Chances are good that you’ve seen Ricky Jay‘s work, maybe even his face, whether or not you have any clue who he is. With his company Deceptive Practices (their motto: “Arcane knowledge on a need-to-know basis”), Jay has consulted and served as technical advisor for stage and screen alike, working on such films as Forrest Gump (he designed the wheelchair which made Gary Sinese look legless – there was no CGI, just smoke and mirrors), David Mamet’s The Spanish Prisoner, and Christopher Nolan’s The Prestige, starring in both films as well), among many others.
Beyond that, Jay may be the world’s foremost sleight of hand artist, a renowned historian of magic and the art of the con, and the preeminent archivist and academic of human oddities, as explored in his Jay’s Journal of Anomalies. He can also throw a playing card so hard and fast that it pierces the rind of a watermelon, “that most prodigious of all household fruits,” as he refers to it.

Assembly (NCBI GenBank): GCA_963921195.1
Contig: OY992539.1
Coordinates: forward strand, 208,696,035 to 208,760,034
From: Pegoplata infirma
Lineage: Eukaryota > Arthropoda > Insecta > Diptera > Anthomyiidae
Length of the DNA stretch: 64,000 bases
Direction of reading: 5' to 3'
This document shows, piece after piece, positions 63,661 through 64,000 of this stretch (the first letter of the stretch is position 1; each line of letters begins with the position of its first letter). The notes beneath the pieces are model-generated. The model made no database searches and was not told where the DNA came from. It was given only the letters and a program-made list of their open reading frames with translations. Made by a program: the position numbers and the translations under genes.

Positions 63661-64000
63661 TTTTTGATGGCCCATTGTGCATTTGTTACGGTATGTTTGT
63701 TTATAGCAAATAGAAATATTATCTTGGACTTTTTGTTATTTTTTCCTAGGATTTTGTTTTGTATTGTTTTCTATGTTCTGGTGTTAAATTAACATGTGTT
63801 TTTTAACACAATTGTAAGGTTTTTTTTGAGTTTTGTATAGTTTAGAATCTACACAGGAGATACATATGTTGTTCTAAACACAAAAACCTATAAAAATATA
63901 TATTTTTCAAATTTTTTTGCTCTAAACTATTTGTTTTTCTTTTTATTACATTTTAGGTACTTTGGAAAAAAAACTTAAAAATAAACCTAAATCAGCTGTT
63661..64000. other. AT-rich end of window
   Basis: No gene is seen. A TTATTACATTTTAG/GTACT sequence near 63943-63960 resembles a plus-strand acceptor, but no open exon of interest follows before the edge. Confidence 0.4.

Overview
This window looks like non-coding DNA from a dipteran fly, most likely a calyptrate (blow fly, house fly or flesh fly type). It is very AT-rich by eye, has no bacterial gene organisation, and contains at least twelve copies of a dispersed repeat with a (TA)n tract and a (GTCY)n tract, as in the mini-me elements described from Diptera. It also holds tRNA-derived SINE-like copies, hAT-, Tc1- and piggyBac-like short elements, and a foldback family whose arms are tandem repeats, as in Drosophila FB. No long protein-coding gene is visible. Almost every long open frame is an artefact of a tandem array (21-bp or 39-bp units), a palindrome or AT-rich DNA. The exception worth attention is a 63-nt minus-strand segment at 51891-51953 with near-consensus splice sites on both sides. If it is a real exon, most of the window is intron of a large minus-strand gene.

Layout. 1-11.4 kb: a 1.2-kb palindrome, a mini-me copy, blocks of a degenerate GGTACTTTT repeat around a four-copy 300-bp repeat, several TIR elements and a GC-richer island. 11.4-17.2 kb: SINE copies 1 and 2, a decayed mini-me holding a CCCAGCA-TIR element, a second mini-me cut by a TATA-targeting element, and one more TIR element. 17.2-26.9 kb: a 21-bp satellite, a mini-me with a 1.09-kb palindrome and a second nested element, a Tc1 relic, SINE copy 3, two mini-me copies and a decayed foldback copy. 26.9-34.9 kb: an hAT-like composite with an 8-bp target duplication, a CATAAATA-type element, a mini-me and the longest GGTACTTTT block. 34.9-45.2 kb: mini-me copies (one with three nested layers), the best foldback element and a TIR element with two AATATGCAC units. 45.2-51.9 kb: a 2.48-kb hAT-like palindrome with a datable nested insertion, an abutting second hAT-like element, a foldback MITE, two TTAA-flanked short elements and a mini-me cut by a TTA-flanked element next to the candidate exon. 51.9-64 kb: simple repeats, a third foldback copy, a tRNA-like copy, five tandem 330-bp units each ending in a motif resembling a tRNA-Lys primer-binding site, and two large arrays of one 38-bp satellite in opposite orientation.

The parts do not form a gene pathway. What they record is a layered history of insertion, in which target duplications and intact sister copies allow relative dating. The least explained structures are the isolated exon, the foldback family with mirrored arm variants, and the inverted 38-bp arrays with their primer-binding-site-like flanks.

Last December, Jay held court in the Mamet-directed one-man show “A Rogue’s Gallery,” billed as a more personal and improvisational performance, at the Royal George Theater in Chicago for a limited one-week engagement. Jay was good enough to share a few minutes of his time after he had just walked off a sound stage in Los Angeles, wrapping a long day on the set of ABC’s Flash Forward, whose cast he had recently joined. In his words, Jay plays “a menacing character,” aptly confirmed by a clip he later showed at the Royal George, a sort of introduction, in which he guns a man down at close range, then saunters off in all his bad-assitry.
(Jay’s actual physical stature does not necessarily intimidate or inspire fear, but on stage, even on the phone, there can be a gravitational force to his delivery and attitude that confirms all suspicions: If Ricky Jay can’t kick your ass, he’s probably got a staff which would be happy to do so.)
grippinglyauthentic: Is “menacing” a stretch for you to play?
Ricky Jay: Hardly. Watch it!